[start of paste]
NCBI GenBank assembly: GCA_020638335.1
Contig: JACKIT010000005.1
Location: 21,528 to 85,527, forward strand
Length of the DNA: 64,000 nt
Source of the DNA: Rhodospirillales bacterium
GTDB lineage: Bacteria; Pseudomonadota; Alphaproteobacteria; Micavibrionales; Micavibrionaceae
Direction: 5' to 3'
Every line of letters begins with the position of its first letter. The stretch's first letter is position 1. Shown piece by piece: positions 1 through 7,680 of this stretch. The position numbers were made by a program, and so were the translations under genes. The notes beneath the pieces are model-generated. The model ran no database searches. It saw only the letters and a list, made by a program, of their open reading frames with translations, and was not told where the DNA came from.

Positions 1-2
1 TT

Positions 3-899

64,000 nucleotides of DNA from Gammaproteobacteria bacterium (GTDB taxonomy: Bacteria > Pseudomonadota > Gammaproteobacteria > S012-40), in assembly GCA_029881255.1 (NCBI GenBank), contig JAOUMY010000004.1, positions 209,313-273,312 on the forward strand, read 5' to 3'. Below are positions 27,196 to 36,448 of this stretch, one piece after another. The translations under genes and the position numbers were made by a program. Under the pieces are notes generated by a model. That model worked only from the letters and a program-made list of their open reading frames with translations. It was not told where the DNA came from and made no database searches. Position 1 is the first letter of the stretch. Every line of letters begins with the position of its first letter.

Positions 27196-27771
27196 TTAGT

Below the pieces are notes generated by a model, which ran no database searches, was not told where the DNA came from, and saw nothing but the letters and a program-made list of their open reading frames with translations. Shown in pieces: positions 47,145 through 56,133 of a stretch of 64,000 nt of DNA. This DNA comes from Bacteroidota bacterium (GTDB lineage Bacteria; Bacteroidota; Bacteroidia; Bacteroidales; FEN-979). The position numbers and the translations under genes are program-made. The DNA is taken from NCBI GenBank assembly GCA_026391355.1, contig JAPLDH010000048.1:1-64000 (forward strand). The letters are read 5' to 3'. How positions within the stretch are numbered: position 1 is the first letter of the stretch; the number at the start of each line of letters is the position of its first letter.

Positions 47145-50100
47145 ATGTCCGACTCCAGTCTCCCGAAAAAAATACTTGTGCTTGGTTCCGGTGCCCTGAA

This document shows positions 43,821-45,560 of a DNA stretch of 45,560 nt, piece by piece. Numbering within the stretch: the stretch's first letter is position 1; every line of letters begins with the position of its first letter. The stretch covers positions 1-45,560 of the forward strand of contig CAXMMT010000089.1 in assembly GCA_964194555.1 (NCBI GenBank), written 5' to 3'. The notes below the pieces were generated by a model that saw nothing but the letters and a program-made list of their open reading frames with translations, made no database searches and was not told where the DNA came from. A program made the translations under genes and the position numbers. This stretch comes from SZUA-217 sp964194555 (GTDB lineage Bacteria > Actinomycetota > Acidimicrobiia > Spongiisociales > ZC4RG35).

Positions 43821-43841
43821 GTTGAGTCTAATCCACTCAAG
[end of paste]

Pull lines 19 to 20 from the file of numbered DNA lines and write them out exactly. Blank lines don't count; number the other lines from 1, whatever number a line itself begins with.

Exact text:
Positions 43821-43841
43821 GTTGAGTCTAATCCACTCAAG